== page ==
Miguel Centellas joined the Croft Institute in the fall of 2009 as Croft Visiting Assistant Professor of Political Science, with a focus on Latin American politics. He received his PhD in political science from Western Michigan University in 2007 and previously taught at Dickinson College in Pennsylvania (2006-2008) and Mount St. Mary's University in Maryland (2008-2009).
His research on political institutions in new democracies has focused on Bolivia, but includes a broader comparative interest in new democracies in Latin America and Postcommunist Europe. His research looks at how democratization reshapes political imaginaries and how formal institutions (particularly electoral systems and party systems) channel those processes.
Dr. Centellas has conducted extensive fieldwork in Bolivia (where he was a Fulbright Scholar) and is co-director of the joint University of Mississippi and Universidad Católica de Bolivia social science field school in La Paz.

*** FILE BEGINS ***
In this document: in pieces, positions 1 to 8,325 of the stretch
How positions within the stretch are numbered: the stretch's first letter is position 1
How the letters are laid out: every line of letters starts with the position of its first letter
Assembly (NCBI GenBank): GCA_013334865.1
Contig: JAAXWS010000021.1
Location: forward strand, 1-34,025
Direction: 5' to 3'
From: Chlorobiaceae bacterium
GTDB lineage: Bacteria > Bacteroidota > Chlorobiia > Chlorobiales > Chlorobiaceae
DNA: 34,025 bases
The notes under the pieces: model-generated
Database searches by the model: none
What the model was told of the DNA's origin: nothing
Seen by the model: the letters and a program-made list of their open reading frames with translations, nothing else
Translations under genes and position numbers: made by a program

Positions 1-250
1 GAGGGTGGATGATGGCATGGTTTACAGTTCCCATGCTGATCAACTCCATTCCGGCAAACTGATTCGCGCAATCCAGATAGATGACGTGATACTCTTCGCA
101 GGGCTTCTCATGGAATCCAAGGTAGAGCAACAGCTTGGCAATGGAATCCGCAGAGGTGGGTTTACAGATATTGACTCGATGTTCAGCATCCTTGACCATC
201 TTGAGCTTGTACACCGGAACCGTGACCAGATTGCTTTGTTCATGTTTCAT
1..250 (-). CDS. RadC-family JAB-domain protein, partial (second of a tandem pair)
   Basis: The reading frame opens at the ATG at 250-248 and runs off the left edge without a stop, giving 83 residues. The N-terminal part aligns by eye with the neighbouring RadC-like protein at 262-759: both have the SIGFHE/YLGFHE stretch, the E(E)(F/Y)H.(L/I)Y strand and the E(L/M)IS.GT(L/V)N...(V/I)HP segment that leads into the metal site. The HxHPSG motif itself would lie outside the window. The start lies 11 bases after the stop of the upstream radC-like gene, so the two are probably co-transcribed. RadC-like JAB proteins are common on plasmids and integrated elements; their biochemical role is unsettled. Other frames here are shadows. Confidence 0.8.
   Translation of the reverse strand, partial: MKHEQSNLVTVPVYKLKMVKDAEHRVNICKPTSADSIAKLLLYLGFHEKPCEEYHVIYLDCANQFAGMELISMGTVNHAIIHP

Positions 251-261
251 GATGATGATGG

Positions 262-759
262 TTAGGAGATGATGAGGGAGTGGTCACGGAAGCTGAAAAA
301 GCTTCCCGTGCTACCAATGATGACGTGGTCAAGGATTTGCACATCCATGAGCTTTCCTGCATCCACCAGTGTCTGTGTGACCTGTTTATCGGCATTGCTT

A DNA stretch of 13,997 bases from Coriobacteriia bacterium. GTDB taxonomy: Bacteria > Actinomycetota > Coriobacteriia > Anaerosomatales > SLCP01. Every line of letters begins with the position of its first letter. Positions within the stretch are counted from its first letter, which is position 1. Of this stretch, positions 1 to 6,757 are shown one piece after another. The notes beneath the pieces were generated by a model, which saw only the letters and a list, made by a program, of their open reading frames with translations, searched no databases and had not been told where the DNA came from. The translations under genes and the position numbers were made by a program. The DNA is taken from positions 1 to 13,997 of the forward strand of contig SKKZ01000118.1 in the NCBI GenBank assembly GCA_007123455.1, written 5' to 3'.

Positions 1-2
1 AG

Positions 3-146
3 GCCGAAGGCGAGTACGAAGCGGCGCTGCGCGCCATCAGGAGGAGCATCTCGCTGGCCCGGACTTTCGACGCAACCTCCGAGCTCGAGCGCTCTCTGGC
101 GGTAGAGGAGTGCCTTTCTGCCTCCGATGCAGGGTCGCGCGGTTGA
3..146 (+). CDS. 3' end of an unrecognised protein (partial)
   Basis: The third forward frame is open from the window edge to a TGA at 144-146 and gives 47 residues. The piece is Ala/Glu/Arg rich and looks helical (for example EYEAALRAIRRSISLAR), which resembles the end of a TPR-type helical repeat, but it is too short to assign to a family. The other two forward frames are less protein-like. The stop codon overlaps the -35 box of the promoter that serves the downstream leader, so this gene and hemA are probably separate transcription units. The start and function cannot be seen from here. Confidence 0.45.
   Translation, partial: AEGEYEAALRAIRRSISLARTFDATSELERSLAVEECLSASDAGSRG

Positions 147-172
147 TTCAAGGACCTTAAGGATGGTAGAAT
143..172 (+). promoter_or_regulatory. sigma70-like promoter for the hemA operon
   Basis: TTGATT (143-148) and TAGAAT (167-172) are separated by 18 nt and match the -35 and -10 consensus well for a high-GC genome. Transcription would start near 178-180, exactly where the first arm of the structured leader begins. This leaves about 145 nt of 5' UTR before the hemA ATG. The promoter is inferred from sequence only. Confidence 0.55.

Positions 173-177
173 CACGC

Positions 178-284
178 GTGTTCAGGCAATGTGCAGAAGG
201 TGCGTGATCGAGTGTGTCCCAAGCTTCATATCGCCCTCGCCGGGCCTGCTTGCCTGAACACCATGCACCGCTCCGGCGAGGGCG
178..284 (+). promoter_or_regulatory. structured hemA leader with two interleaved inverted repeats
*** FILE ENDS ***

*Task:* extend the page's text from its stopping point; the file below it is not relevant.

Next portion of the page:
Currently, Dr. Centellas is concluding data collection as part of a multi-year cross-regional project on the effects of electoral systems on candidate selection and success in Latin America, Europe, and Asia funded by the National Science Foundation. He is also working on a project on empirically measuring democratic competitiveness in Latin America and Postcommunist Europe.
An interdisciplinary seminar on populism in Latin America. Drawing from the disciplines of history, sociology, and political science, we will focus on historical and contemporary cases of populism in Latin America - and the difficulties defining "populism" conceptually. Cases include: Juan and Eva Perón (Argentina), Getúlio Vargas (Brazil), José María Velasco Ibarra (Ecuador), Alberto Fujimori (Peru), Hugo Chávez (Venezuela), and Evo Morales (Bolivia).